The money punch was always a bad idea and I voted against it every chance I had.

    N1H1
     
  7. ebsurveyor

    ebsurveyor Well-Known Member Founding Member

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    N1H1, I can only speak for myself. Back in the 70's & 80's & 90's. I played most of the money. I shot in PA, MD, DE, NJ & NY as well as the Grand. Some years I went to FL, NV & AZ. Back then it was possible for me to sometimes pay for the shoot (just talking fees) with the winnings from the singles & doubles. 'Caps sometimes made money. I stopped playing the money when the payouts became so small that they barely covered entry fees. This year I played one lewis in 'caps and after looking at the payout I stopped playing all money. My guess is the money would come back if the payouts were larger. That is only possible with fewer high scores.
     
  8. N1H1

    N1H1 Mega Poster Founding Member

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    But eb, remember that options are a "zero sum game." That is, winners have to exactly balance losers in terms of money, not in terms of numbers of players.

    If you were breaking even with all the expenses, then a lot of people were losing all the time. It's impossible not just that most win, but also that the number of winners is losers (many) is anything like the number of winners (few).

    I think that the losers, who were, face it, fools, got wise, that's all. Not as wise as I would have anticipated based of the 1500 that played the Grand purse, but then, they don't have much experience with that kind of (mythical for most) payoff and the front-cover graphic "$60,000 Guaranteed Purse" may have dazzled them and shorted out their judgement.

    I think a lot of Grand attendees will not make the same mistake next year if given the chance, but we will have to wait 'til next year to find out, won't we? Were the ATA to ask, which they won't, I'd call this a one-time probe into the seriousness of shooters to invest even trivial money in the chance of winning big, absorb the $7000 loss as a learning experience, and with the money saved hire more good country music artists at C&J's where everyone at least gets his or her money's worth of entertainment as well as a decent meal rather than pissing away that $35,00 on a fool's bet.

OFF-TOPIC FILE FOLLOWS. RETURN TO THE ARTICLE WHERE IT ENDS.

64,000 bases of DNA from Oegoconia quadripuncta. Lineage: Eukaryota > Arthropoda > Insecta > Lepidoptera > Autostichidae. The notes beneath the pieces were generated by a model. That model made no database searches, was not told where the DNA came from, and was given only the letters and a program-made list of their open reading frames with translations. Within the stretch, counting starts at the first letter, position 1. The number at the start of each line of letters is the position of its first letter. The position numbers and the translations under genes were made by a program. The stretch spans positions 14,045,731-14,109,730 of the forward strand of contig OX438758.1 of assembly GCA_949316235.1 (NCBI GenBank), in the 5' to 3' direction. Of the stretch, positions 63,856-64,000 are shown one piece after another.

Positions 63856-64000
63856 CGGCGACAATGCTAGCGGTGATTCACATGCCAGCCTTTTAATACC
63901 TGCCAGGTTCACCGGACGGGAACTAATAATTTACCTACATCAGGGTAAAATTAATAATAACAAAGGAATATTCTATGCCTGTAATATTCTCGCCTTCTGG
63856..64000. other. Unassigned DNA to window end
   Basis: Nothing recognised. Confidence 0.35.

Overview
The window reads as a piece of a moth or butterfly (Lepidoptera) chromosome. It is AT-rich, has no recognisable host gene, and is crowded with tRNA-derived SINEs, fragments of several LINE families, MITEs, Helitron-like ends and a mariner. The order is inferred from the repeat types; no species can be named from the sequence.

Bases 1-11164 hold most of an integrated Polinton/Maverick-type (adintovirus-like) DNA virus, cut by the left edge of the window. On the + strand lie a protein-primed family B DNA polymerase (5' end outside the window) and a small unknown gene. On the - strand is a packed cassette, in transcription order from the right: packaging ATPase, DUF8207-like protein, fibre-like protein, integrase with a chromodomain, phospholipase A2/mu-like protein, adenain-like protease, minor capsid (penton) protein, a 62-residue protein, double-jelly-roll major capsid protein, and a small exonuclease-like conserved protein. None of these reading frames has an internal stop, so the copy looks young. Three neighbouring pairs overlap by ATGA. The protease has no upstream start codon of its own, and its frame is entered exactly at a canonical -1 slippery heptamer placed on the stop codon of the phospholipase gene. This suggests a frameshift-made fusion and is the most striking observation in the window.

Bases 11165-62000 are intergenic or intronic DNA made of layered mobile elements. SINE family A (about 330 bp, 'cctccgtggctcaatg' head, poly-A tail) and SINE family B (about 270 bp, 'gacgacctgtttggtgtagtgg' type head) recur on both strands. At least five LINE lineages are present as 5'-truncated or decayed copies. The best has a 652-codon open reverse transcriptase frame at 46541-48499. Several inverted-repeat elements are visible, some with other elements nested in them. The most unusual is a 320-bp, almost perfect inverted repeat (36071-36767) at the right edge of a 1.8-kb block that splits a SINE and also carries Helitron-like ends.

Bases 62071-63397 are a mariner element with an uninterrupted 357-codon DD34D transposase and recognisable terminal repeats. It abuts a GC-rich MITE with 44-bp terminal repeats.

N1N1
     
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  9. ebsurveyor

    ebsurveyor Well-Known Member Founding Member

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    Neil, unfortunately you are right. I talked to several that played the purses. They have been shooting for 40 plus years, refuse all reductions and carry 84% averages. Why did you play the purses, I asked. We didn't understand how it was paid out they said. I think we can get more suckers if they see 50s paying over a $1000 & lone 97 or 98 paying $5000. Back in 1985 at the Grand I won a handicap alone with a 97.

    EB
     
  10. BIG PAPA

    BIG PAPA Well-Known Member Founding Member

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    It is real simple - NEVER PLAY A HIGH GUN PURSE UNLESS YOU HAVE A 95%OR BETTER HANDICAP AVERAGE. Like Neal said, the folks who played this option have no idea how it was going to pay out.
     
  11. oleolliedawg

    oleolliedawg Elite Poster Founding Member

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    Maybe if we didn't have such a back log of high average handicap shooters standing on the 27 unlike the average book from 1980 I'm comparing, things might be different. Quite frankly, the difficulty from back yardage shooting was significantly watered down.
     
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  12. BAMA

    BAMA Well-Known Member

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    If you don't play the money, you'll never win the money. Kind of like the lottery. Who knows maybe, God will smile on you some day and you'll win like that 15 year old kid did. Only you will have bet the money. Me, I don't waste my money on the options. So, I guess I'll never win the big bucks.....:oops:
     
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  13. User 1

    User 1 Moderator Founding Member

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    "remember that options are a "zero sum game." ..... NOT any more ...... the ATA has decided to open the ATA accounts up to the top Pro Shooters ...... It NO LONGER has to be funded by a "balance of losers in terms of money" ......
     
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  14. N1H1

    N1H1 Mega Poster Founding Member